Opinion: Trusting Australia’s media

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There is no denying that News Corp Australia’s newspapers are incredibly biased. Thanks to Rupert Murdoch, the 2013 election campaign was littered with right-wing propaganda. Murdoch controls 70% of the capital city newspaper circulation and his influence is obvious throughout Australia’s newspapers, televisions news stations, radio stations, and the Internet.

Rupert Murdoch’s political influence is actually terrifying. He owns The Australian, The Daily Telegraph (NSW), Herald Sun (VIC), The Courier-Mail (QLD), The Advertiser (TAS), The Sunday Times (WA), and Northern Territory News (NT).

In 2010, Murdoch’s company News Corp owned five out of eight of the largest circulated newspapers in Australia, notably holding the top three spots. In 2015, The Sydney Morning Herald and The Age – both owned by rival Fairfax Media – took out the top two positions. News Corp newspapers followed in the next four most circulated newspapers in Australia. We can certainly see that the times are changing. Citizens are becoming more skeptical about what they are reading, and more aware to whom they are giving their money to.

Rupert Murdoch had a significant influence on the 2013 Australian federal election, and by the looks of it, he had a bit of practice. News Corp has in the past favoured Gough Whitlam, Malcolm Fraser and Kevin Rudd in federal elections. Murdoch has been using his media company’s leverage to influence political life in the United States and the United Kingdom as well as Australia.

In Britain, Murdoch had a close relationship with Margret Thatcher. His newspaper The Sun has been credited to influencing the unexpected election victory of her successor John Major in 1992. In the United States, Murdoch’s political contributions and donations largely favour Republican candidates. His television channel, Fox News, significantly boosted right wing values in the U.S. and the Republican Party’s public profile.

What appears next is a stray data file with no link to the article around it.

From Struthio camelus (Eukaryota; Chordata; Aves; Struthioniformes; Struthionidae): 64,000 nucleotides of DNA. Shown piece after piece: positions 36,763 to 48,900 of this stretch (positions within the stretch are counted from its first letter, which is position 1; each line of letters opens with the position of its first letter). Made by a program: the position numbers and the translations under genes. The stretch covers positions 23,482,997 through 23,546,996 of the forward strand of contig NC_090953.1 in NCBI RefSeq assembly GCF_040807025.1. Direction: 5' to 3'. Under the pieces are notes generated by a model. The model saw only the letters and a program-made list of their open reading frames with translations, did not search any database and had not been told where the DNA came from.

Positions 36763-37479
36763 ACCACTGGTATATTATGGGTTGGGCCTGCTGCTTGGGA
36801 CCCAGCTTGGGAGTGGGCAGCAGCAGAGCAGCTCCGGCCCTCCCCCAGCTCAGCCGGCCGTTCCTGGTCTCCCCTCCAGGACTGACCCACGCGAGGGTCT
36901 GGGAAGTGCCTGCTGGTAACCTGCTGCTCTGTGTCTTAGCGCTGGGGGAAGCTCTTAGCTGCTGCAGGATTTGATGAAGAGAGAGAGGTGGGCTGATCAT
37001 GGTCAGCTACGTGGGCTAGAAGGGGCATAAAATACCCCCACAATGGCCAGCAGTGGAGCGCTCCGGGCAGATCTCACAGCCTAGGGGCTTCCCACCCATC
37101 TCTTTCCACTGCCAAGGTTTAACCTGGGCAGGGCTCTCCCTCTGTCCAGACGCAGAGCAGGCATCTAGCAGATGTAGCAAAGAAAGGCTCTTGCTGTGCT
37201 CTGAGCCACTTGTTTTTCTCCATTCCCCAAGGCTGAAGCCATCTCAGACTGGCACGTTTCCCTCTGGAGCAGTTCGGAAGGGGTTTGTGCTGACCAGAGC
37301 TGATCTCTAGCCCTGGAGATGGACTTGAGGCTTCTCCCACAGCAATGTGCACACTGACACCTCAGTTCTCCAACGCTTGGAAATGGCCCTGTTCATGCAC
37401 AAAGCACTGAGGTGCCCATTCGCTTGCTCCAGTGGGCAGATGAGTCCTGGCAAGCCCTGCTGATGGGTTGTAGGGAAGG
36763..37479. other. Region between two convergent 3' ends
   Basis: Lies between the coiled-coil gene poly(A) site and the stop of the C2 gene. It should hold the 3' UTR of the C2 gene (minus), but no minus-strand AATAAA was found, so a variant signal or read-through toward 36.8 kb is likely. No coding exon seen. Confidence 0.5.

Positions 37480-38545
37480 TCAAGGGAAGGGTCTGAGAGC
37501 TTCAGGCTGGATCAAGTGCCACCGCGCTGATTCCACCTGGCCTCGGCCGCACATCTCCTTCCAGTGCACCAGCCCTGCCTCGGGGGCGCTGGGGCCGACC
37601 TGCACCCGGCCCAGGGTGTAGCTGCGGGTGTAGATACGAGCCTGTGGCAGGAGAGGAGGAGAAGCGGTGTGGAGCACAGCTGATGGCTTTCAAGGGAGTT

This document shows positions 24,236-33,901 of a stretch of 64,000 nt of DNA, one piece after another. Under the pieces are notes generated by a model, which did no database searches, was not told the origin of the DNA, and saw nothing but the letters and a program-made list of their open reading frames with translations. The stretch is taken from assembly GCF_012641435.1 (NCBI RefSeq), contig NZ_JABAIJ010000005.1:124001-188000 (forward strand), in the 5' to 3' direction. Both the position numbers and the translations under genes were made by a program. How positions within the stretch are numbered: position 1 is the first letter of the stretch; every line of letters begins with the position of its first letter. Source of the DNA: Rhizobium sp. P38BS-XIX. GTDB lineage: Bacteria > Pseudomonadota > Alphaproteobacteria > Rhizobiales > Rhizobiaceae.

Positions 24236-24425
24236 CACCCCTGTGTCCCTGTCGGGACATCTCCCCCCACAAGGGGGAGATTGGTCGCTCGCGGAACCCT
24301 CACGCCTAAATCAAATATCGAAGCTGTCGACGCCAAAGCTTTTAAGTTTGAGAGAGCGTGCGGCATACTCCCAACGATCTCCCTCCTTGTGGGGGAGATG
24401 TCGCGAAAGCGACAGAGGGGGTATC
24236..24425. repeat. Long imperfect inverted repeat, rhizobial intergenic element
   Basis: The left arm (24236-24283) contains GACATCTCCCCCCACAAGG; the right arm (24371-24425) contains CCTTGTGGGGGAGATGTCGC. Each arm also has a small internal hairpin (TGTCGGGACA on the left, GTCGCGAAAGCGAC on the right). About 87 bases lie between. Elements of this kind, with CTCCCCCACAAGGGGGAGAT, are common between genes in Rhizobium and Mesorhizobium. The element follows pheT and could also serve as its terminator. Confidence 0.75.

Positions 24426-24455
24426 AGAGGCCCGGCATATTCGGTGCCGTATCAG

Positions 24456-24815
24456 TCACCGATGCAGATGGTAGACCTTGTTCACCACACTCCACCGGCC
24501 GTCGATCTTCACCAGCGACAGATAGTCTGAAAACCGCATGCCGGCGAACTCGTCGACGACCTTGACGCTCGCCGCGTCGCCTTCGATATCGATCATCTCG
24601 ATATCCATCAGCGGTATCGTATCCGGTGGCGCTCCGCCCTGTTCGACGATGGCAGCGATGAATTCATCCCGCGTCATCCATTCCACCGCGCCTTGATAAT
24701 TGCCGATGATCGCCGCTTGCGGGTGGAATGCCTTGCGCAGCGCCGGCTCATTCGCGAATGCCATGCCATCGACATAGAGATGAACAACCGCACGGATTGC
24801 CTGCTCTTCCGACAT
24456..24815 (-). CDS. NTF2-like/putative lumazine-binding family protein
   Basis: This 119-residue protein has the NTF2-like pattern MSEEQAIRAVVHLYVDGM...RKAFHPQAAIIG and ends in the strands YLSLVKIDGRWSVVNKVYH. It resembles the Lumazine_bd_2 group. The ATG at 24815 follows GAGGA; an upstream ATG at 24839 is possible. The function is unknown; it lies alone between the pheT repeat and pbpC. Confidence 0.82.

When asked by Ken Auletta – a journalist writing a profile on Murdoch for The New Yorker – what gives him the most pleasure in his professional life, Rupert Murdoch replied:

“Being involved with the editor of a paper in a day-to-day campaign… Trying to influence people.”

Rupert Murdoch, 1995

Murdoch and News Corp are certainly the stars of this story, controlling the majority of news publications in Australia. The question remains… Who can we turn to if we are looking for unbiased journalism?

There has been a lot of scrutiny recently from the right about whether the ABC displays bias in its reporting of the news. The Australian Broadcasting Corporation is a state owned and funded national broadcaster. Although funded and owned by the government, the ABC remains editorially independent through the Australian Broadcasting Corporation Act 1983.

Whilst it is important to assess bias from both the left and the right (it would be biased not to), I believe the assertion that the ABC is actively bias to be false. It is tremendously difficult to not show bias to some level, as you can also not show bias towards the middle. The ABC is inherently left winged, but they conduct regular audits of bias in their news coverage and genuinely take the issue very seriously.

It is obvious that there are multiple large scaled right winged media outlets, but not many left winged ones. Perhaps if there were more left wing publications, the ABC wouldn’t have to worry about being perceived as biased.

Another important point is that the ABC should fundamentally and actively question the government – who ever is in power. Being an independently operated news source, The ABC should take pride in scrutinising both sides of government – which I believe, it does.

It seems to me, that the ABC has a strong reputation for reporting the facts. The Coalition government has decided to do some pretty bewildering things while in power, and the ABC has reported on it. If it is bad publicity for the Liberals and Nationals, then they can only blame themselves.

Ironically, it is quite difficult to write this opinion piece without letting my own political bias distort the message. I believe it is important for politically minded individuals to take much of the media’s messages with a grain of salt. It is imperative that we search for meaning and truth through multiple sources… Just make sure that the same person doesn’t own all those mediums.

Feature image credit: http://www.tasmaniantimes.com.au/index.php/article/how-rupert-murdoch-went-bad-

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